Death and destruction came to the tiny Pacific outpost of Truk Lagoon in February 1944. Operation Hailstone designed to destroy as much of the Japanese fleet and surrounding island bases as possible over the course of two days and stop the Japanese advance across the Pacific. While many of Japan’s larger battleships and destroyers had left for Palau and other regions of the Pacific fearing an imminent attack, the allies still found over 60 ships in the lagoon, sinking over 45 and damaging many others. Of 365 Japanese planes, over 270 destroyed in the air or on the ground.
In 1970, Truk Lagoon again came to the attention of the world through Jacques Cousteau’s survey of the collection of shipwrecks and aircraft on the sea floor. Truk Lagoon is now on every shipwreck enthusiast’s bucket list.
World War II Wrecks of the Truk Lagoon by Dan E Bailey is the definitive guide to the build-up to the air strikes, the events of Operation Hailstone and details 52 shipwrecks and 5 aircraft wrecks that are lying on the seabed. The first section of the book deals with the history of Japanese expansion into Truk Lagoon and its development into a naval base. The days of the allied raid comprehensively covered, with decoded intercepted messages and black and white images included.
The author is an expert on the wrecks of Truk Lagoon
Having been diving there since the early 1970s. He has exhaustively researched the wartime records and pieced together information from other Pacific war researchers to compile the information relating to the raid. With over thirty years of diving on the wrecks, he has built a comprehensive guide to each one including background history, wreck description and diving notes complete with colour photographs of the most interesting artifacts.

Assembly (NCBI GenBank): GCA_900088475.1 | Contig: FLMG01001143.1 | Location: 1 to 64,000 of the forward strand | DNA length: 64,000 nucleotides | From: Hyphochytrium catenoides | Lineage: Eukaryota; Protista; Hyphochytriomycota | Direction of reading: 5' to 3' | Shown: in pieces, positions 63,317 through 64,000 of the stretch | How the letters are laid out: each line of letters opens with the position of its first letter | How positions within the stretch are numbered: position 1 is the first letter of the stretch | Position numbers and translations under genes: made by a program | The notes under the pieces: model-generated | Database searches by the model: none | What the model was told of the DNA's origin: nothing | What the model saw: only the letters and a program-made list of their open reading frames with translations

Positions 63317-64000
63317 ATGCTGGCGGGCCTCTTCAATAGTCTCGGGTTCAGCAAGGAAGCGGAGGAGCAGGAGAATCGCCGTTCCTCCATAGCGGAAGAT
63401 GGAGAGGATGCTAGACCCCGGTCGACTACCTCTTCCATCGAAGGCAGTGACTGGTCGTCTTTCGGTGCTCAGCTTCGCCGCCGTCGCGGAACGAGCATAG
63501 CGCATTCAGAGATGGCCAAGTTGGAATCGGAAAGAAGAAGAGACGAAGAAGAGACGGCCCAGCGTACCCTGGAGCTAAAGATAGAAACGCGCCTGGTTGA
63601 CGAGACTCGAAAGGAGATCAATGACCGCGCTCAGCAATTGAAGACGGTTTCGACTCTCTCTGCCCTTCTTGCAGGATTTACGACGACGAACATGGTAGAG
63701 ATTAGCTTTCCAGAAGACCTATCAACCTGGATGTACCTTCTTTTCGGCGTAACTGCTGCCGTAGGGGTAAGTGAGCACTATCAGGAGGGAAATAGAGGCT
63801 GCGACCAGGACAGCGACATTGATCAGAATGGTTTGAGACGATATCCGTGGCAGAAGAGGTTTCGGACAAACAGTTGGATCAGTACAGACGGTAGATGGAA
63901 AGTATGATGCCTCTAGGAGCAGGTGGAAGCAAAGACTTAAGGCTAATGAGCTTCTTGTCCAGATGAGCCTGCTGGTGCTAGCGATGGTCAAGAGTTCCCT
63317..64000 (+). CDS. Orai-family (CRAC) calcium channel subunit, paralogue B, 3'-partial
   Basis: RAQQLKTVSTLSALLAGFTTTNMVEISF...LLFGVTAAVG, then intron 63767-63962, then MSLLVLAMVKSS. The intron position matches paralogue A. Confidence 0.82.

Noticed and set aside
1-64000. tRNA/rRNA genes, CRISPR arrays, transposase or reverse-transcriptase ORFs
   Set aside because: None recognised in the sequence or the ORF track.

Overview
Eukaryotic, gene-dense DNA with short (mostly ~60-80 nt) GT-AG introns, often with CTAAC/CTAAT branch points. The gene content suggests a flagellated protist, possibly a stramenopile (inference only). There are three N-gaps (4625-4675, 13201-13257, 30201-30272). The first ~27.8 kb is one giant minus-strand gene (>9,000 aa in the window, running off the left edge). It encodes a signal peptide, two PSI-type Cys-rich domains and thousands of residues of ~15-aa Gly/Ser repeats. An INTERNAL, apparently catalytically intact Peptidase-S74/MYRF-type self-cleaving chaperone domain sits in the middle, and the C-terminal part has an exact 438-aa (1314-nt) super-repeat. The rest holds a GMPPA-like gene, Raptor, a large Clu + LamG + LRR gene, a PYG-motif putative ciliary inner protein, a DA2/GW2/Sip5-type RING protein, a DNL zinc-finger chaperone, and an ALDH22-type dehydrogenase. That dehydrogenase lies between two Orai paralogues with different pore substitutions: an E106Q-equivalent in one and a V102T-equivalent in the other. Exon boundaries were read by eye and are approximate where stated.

What’s nice about World War II Wrecks of the Truk Lagoon is that you can slip. Into whatever areas that interest you easily and quickly. It’s laid out and everything easy to find. If it’s just the wreck information that after. Then the information is complete in it self but the options there to delve further into the history of each individual ship or get involved in the detail of Operation Hailstone.
I bought this book on my way home from my first trip to Truk.
Apart from wishing that I knew of it before I went. It gave me a greater insight into the wrecks that I’d just dived on. Some of these wrecks are so big that there is no chance of see everything. In one or two dives – this book will fill you in on the bits. You missed and help guide you on your next trip back.
It hardcover and over 500 pages long so not a book easily carried. With you but if planning a dive trip to Truk, you’ve just or a Pacific. War enthusiast then you need this book on your coffee table or bookshelf.
Jane Mitchell is a scuba diving instructor who works at a public aquarium for her day job. She loves introducing people to the joys that can found underwater and discovering everything she can about shipwrecks and sharks.